Why I treasure my weaknesses

We do not typically introduce ourselves to new people by listing out our weaknesses. “Hi, I’m Jessica, I’m not a great musician.” That is not how I introduce myself. 

Instead, we focus on our strengths and talents. I introduce myself as a counselor, as my husband’s wife, or as fellow fill-in-the-blanker that matches the situation I am in. 

Yet God calls us to look at ourselves differently. To embrace our weaknesses rather than hide them. Adam and Eve, when they first sinned in the garden, immediately went to cover themselves up. But God knew. God saw. He was not surprised by their nakedness or embarrassed by it. In fact, it was how He had created them. 

Fast forward to the earliest stages of the Christian church. The apostle Paul repeatedly asks God to take away his greatest weaknesses, the thorn in his side that tormented him. Paul hated the thorn, but God had allowed it. And even in response to Paul’s prayers, God allows the thorn to continue. Why?

God allows the weaknesses because He wants us to rely on Him. 

“My grace is sufficient for you, for my power is made perfect in weakness.” 

We experience the same moments as Adam, Eve, and Paul. We recognize a weakness, it pains us, and we desperately want to hide it, we want it to go away.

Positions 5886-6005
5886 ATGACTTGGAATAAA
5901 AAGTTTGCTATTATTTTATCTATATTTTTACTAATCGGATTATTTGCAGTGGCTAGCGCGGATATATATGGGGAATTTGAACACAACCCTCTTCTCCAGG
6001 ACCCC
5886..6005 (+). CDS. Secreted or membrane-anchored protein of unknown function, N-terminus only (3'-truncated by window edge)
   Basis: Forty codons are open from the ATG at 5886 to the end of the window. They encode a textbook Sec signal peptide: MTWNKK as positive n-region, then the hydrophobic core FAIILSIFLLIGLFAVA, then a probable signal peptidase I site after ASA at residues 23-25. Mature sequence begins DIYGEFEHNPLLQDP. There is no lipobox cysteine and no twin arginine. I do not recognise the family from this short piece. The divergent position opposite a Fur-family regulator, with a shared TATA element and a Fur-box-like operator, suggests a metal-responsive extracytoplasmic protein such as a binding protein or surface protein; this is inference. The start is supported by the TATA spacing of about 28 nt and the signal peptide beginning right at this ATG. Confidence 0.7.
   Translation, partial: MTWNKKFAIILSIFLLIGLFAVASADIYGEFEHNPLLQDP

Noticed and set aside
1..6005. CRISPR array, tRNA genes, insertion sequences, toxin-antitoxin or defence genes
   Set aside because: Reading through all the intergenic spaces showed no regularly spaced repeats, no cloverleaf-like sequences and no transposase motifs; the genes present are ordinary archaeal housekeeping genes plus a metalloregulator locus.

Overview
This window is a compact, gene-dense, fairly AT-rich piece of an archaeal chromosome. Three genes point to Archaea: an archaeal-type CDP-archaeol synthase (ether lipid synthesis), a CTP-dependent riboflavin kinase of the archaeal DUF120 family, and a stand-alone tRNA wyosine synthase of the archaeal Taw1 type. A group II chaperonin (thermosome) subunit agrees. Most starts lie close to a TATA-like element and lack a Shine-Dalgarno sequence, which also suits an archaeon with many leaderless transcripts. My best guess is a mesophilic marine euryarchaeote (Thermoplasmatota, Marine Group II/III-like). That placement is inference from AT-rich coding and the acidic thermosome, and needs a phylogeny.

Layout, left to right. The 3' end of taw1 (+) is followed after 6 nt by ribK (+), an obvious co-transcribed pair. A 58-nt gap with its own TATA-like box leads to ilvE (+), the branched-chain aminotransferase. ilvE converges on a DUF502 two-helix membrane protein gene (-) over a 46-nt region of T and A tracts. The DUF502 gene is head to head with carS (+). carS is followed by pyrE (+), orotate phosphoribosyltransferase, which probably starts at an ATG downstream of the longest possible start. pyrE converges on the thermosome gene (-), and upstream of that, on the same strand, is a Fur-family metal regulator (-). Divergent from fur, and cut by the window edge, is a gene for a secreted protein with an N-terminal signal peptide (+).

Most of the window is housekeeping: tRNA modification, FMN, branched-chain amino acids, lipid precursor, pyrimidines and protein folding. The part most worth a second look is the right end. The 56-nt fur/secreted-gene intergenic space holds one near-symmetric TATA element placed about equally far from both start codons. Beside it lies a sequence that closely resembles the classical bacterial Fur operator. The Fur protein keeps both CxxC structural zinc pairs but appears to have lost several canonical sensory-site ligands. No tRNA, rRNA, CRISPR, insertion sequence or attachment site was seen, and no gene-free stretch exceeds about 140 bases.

Yet if God’s power is made perfect in weakness… who am I to think that avoiding my weakness is more worthwhile than God’s power being perfected in my life? 

God gives us grace for the exact moment we are in, and it is sufficient. When the weakness is there, it’s okay because He is giving grace perfectly. If the weakness goes away, He is simply giving new grace for a new situation. 

My Lord has not given me grace (yet) for my children heading off to college. They’re still in my womb. So instead, He is giving me grace for the uncomfortable sleepless nights, the swollen feet, and the messy house that I don’t have the energy to clean.

What is your weakness? God is there. He is giving perfect grace for this moment. Praise be to God.

Written by Jessica Hayes
iHope Communications Director